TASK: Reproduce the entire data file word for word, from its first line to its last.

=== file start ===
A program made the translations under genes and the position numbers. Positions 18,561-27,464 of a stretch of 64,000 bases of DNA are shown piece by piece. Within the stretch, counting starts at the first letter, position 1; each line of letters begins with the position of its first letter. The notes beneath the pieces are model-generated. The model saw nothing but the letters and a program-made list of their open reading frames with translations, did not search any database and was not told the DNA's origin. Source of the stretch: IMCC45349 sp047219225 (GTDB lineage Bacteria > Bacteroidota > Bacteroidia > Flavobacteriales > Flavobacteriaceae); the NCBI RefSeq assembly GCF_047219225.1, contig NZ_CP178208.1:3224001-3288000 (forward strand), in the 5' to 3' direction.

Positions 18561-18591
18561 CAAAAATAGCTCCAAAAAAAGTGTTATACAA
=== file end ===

A program made the translations under genes and the position numbers. Positions 18,561-27,464 of a stretch of 64,000 bases of DNA are shown piece by piece. Within the stretch, counting starts at the first letter, position 1; each line of letters begins with the position of its first letter. The notes beneath the pieces are model-generated. The model saw nothing but the letters and a program-made list of their open reading frames with translations, did not search any database and was not told the DNA's origin. Source of the stretch: IMCC45349 sp047219225 (GTDB lineage Bacteria > Bacteroidota > Bacteroidia > Flavobacteriales > Flavobacteriaceae); the NCBI RefSeq assembly GCF_047219225.1, contig NZ_CP178208.1:3224001-3288000 (forward strand), in the 5' to 3' direction.

Positions 18561-18591
18561 CAAAAATAGCTCCAAAAAAAGTGTTATACAA